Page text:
Author(s): Van Gundy, Seymour D.; Bruening, George; Bruhn, Christine M.; Conko, Gregory; Ellstrand, Norman C.; Hegde, Subray; Luscher, Dave; Miller, Henry I.; Schiopu, Tamara; Steggall, John; Vanderveen, John; Wright, Brian D.
Release Date: July 15, 2002 | Last Updated Date: July 15, 2002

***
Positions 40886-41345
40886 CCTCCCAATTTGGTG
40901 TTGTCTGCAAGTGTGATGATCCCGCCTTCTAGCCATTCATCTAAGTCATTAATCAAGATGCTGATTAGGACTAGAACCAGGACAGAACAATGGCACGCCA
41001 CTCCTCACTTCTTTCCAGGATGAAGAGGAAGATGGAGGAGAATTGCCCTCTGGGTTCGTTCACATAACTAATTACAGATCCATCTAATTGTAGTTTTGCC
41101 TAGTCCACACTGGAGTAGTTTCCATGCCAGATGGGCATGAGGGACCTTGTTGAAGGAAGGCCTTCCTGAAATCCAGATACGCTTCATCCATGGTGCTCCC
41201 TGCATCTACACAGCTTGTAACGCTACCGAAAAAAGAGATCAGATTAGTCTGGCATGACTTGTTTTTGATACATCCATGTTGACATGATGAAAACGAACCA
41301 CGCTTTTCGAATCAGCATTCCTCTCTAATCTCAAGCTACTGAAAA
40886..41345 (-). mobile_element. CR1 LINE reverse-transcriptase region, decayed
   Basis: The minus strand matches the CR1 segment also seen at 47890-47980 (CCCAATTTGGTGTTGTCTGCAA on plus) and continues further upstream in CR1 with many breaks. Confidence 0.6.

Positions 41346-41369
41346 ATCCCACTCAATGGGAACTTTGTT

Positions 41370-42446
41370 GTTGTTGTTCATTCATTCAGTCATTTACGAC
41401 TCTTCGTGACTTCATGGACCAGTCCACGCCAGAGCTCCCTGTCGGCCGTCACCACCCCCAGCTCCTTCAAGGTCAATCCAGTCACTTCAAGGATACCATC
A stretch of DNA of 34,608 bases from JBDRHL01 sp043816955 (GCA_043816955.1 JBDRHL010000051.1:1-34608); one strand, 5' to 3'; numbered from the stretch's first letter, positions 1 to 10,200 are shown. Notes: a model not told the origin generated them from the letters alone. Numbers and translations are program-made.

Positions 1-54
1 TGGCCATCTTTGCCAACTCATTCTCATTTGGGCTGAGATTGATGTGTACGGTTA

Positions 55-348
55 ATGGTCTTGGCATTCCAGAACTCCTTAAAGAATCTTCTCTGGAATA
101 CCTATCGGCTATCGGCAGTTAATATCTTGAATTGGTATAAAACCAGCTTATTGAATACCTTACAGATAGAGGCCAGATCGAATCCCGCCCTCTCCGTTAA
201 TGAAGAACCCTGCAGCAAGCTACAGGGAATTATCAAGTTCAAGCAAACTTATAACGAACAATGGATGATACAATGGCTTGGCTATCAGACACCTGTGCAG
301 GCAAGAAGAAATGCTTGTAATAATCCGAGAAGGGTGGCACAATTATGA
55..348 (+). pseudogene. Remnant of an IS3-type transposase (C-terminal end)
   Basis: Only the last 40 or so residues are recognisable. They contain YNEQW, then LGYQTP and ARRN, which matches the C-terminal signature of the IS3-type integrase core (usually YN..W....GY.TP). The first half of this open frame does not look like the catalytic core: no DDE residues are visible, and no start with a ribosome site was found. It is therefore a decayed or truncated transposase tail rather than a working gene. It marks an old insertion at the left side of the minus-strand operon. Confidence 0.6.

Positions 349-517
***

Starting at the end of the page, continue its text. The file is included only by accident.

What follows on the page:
The objective of this report is to provide a concise review of the scientific literature on the benefits and risks of food biotechnology for the State of California Food Biotechnology Task Force and its Advisory Committee and is in response to California Senate Bill 2065 of 2000. The primary focus of this report is on crop biotechnology (the applications of biotechnology to agriculture) and any positive or negative impacts on human and animal feeding and the environment. The introduction of any new technology brings not only benefits but also risks, both real and imagined. Spliced-DNA crop technology has raised potential questions regarding food safety risks, environmental risks, and other social and ethical issues for the consumer. Two facts about spliced-DNA crops have fueled the debate about their regulation and acceptance. First, the source of the introduced DNA may be taxonomically distant from the plant species, e.g., from a bacterium. Second, current technology does not control the location in the genome at which the new, DNA-spliced transgene is introduced. However, discussions and debates about the possible consequences of large scale production of spliced-DNA crops and the consumption of spliced-DNA foods often have been based on unsupported suppositions as well as facts with the worst case scenarios based primarily on suppositions. Transgenic crops and their products have been grown and marketed extensively since 1996 without any reported ill effects on human and animal health. In this report, we present an overview of the current thinking on the new biotechnology. Although referencing national and international studies, we focus on the impact and importance of the new biotechnology to Californians.